Festivals, as in all other types of businesses, require good accounting practices and financial management. The events industry at large face unique challenges determined by mostly external factors, ranging from rising entertainment costs to volatile market behaviour. These complex issues call for expert financial forecasting and advice, both of which help drive and ensure a festival’s success.
At BDO Tauranga, our business advisory team have been involved with festival operations in the local area that have led to a festival’s sustainable business. Below are some financial insights we’ve gained after years of working within the entertainment industry that can be applied to any and all types of businesses.
While it goes without saying that business planning is essential, for festival businesses, this rings even truer. Events need to be planned at least six months ahead. Ideally, planning needs to start a year prior to large events. As most of the projected income of the festival relies on the success of the festival itself, festival planners need ample time to prepare.
Seasonality is an issue that festival operators will face and need to take into careful account. It is much harder to sell festival tickets in winter, for example, when people are budgeting for the holidays. Many other businesses will be subject to seasonality, and festival operations have taught us that having a weekly or monthly plan of action will keep the project on track.
Collecting cost information and creating an accurate but flexible budget
Cash flow is one of the biggest issues any festival operator will face. Besides the initial difficulty in procuring funds and sponsorships, identifying all probable costs and expenditures and comparing that to expected revenues is not a straightforward task. This is where expert financial forecasting will prove the most useful.
To create an accurate budget, festival operators need as much information about costs as possible. There are many costs to consider, from entertainment costs and venue hire to promotional costs and staff wages. The creation of a budget and cashflow forecast is not the end of the process. Budgets must be flexible and need to be updated consistently, owing to the changing demands of the event. Some sponsorships or acts may pull out, for example, so budgets need to accommodate for these types of risks.
Conducting risk assessments
On the subject of risk, conducting a risk assessment is imperative for festivals. As mentioned earlier, a festival’s success is subject to a number of external factors. There are many risks involved, from bad weather, cancelling acts, physical hazards, and more.
Getting insurance is imperative here to offset some or all losses, an essential that should be mirrored by businesses in all industries. Health and safety risk is also another factor that needs to be assessed.
Comprehensive market research
Marketing is another huge factor that drives an event’s profitability. Promotional media need to attract the right audience and sell to them successfully, so a robust marketing budget that’s allocated in the right places is important.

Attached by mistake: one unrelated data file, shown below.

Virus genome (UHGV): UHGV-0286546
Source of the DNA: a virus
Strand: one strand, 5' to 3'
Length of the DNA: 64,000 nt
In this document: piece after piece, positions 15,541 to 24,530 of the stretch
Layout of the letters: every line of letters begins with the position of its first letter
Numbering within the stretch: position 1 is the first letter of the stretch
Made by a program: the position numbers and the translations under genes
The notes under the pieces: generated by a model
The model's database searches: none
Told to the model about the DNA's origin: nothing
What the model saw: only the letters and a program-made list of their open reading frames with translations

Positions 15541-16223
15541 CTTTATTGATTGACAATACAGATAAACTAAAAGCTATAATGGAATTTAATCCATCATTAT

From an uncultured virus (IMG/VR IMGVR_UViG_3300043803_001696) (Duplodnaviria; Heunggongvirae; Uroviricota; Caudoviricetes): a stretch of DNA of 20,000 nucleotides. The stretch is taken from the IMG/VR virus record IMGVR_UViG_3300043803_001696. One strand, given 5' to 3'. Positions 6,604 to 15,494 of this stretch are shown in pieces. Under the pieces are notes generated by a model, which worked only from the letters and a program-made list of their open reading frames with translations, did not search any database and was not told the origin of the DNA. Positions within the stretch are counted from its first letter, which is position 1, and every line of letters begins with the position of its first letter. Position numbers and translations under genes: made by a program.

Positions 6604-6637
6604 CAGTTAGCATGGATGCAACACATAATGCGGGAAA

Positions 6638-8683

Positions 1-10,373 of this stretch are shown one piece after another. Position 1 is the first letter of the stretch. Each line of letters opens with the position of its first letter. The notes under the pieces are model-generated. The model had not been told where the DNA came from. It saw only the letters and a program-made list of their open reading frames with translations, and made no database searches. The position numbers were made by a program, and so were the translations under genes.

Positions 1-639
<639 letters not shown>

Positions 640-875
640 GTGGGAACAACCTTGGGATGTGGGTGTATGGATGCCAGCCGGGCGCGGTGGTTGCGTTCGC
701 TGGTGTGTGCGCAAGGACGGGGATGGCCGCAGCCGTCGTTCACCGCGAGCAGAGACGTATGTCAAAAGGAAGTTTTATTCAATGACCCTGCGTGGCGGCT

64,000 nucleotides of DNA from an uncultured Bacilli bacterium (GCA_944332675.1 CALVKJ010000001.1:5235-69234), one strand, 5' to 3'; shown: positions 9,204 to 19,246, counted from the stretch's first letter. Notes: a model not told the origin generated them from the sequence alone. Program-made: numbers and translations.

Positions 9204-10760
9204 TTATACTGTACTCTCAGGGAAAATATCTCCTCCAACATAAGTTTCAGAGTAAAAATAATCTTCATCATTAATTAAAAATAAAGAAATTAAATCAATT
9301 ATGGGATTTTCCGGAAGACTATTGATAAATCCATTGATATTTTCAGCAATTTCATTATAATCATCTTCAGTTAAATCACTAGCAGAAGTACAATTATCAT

To do this, plenty of research is required. This includes research on competitors, customer behaviour, and pricing. Research is also required to find opportunities to promote in new channels and gain a bigger audience. The marketing team needs to brainstorm which communication vehicles will work best for their audience, e.g. opting to promote on social media versus email marketing.
Ultimately, festivals need to think of cost-effective ways to communicate with their audience, and any other business should be no different.
Building networking skills helps your business thrive
Festivals are a service-based industry for providing entertainment, and that service is centred around people. Festival operators consistently network with artists, promoters, social influencers, and other people involved in the industry, so the ability to build strong relationships and mutually beneficial partnerships makes these events sustainable in the long term. This skill will serve you well no matter what industry your business is in.
As with any business, evaluation is key to improving products and services. When it comes to festivals, qualitative feedback from customer surveys or reviews are a high priority. After all, it is their experience that will determine whether or not the festival was indeed a success. However, quantative feedback needs to be meticulously collected as well.
Quantitative measurements include ticket sales, merchandise sales, vendor fees, audience attendance counts, venue admissions, and others. However, most of these metrics will be determined on the day, so it’s important for festival operators to practice real-time monitoring to adjust strategies and redistribute resources as needed. A nimble and flexible state of mind is key to achieving this, as well as a robust plan that accounts for changes in projected sales or attendance.
After the event, evaluation reports and financial reports need to be created and discussed with the stakeholders, so plans for the following year’s festival can begin as soon as possible. This openness to change course, whether on the fly or with the help of thorough evaluation of your key metrics, can only open your business up to opportunities for growth.
Work with an experienced BDO adviser today
The flexibility and preparedness required to host a successful festival is no small feat. The BDO Tauranga team, backed by a national and international network, has extensive experience in financial forecasting, risk advisory and more to deliver exceptional client service, no matter your industry. Contact us about how BDO can back your success today.